The Mokshda crematorium is a high-grade, stainless steel and man-sized reusable bier with a hood and sidewall that can withstand temperatures of up to 800 degrees Celsius and prevent heat loss through air currents.

Greener Options Likely to Become Popular in the Future Steps towards Ecological Cremation in India

  • Promession: How would you like it if your body is freeze-dried by immersing in liquid nitrogen and make it brittle and then subjected to ultrasonic vibration to shatter them into powder? Any metals (from tooth amalgam, artificial hips, etc) can then be removed with a magnetic process. Promession, as this method is called, will put the powder in a biodegradable casket and inter it in the top layers of the soil, where aerobic bacteria decompose the remains in as little as 12 months. sprinkled into rivers and ocean just as per your wish.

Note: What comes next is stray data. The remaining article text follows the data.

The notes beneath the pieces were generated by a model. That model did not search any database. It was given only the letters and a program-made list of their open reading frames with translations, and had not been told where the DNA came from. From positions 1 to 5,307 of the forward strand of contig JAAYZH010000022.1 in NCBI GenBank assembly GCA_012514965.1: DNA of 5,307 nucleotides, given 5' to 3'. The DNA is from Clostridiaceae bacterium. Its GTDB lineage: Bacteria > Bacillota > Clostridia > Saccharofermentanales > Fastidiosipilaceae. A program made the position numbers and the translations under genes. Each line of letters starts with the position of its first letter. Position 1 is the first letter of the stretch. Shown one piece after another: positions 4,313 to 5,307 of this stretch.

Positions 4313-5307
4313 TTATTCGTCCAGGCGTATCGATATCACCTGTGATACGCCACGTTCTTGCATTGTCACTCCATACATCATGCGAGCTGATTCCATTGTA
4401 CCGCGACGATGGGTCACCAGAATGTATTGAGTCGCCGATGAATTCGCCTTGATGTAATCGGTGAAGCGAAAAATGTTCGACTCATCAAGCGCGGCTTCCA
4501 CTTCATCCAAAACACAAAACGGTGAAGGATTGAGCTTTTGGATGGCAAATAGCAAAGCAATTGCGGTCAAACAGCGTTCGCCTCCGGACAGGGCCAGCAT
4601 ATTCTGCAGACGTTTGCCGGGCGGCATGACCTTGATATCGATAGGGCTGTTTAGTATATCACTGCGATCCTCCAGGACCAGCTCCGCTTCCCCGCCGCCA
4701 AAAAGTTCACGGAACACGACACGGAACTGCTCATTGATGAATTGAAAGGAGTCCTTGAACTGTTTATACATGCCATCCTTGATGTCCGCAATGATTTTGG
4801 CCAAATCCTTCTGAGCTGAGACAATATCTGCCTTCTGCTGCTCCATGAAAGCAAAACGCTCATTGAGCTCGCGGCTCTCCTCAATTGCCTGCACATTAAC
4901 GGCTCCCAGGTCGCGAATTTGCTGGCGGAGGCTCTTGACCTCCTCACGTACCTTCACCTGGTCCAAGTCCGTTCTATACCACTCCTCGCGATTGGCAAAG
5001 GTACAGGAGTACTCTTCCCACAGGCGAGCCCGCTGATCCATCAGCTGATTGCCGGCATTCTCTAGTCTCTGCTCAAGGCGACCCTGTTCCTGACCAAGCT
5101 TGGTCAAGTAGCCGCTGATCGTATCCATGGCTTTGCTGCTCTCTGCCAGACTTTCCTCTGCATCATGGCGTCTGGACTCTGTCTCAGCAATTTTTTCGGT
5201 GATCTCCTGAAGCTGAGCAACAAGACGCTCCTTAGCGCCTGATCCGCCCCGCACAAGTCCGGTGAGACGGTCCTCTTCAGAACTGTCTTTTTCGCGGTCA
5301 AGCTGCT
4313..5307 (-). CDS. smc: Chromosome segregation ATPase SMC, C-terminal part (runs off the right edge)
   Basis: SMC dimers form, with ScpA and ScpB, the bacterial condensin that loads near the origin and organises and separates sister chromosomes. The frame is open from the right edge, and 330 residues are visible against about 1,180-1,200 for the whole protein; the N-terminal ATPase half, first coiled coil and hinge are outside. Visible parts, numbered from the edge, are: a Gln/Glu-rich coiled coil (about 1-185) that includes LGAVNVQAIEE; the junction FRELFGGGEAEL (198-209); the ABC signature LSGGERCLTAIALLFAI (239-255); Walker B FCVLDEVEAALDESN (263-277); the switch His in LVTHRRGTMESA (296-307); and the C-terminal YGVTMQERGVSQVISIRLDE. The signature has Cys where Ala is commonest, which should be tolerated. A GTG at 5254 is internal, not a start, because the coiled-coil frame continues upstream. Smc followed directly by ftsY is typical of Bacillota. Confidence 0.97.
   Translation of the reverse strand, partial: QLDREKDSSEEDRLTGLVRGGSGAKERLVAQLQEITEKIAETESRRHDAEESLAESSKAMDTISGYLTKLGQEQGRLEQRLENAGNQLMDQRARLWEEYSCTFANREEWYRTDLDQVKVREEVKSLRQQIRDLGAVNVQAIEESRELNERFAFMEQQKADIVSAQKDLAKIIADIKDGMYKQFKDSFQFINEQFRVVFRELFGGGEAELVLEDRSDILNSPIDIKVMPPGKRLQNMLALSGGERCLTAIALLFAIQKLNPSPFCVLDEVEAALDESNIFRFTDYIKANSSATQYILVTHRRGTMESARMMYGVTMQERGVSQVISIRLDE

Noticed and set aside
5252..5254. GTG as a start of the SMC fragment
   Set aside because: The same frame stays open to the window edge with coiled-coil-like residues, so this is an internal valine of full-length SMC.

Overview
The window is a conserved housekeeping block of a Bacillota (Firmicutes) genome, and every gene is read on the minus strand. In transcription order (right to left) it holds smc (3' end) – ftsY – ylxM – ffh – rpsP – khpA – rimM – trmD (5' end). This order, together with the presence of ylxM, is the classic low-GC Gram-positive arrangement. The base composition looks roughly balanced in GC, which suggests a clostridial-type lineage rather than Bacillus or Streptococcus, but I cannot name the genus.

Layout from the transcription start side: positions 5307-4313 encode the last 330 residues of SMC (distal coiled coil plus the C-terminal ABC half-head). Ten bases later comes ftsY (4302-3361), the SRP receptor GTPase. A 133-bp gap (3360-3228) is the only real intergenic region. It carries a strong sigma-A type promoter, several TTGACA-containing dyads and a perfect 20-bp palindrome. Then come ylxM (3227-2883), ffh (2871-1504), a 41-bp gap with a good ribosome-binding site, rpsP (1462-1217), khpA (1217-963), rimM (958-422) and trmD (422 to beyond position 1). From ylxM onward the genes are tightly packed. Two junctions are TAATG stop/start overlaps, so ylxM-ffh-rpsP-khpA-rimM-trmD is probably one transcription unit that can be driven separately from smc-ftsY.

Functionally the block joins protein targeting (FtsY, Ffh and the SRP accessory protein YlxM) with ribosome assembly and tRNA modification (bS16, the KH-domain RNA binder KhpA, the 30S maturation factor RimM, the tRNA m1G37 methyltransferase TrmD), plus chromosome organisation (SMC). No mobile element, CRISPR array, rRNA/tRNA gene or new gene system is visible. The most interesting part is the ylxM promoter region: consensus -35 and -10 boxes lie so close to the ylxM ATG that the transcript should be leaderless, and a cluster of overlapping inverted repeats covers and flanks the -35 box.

• Resomation: A similar process called resomation or bio-cremation uses heated water and potassium hydroxide to liquefy the body. The body, enclosed in a silk coffin, is placed in a high pressure steel chamber along with potassium hydroxide. This dissolves the body in two to three hours. The bones are then pulverized, much as in regular cremation, and the bone fragments are returned to the family.
  • Memorial reefs : Memorial Reefs are green burials at sea. This method places urns with cremated remains within 100 percent natural, PH-balanced concrete artificial reefs — hollow spheres — created by mixing your ashes with the cement and placed at the bottom of the ocean. Well, your loved ones can dive down and visit you!

Tags

Cremation, Ecological Cremation In India, Ecological Hazards Of Burial, Memorial Reefs, Mokshda, Options For Greener Burial, Promession, Resomation

Meet the author

author avatar Uma Shankari
I write on society, relationships, travel, health, nutrition and fitness.
http://www.triond.com/users/uma+shankari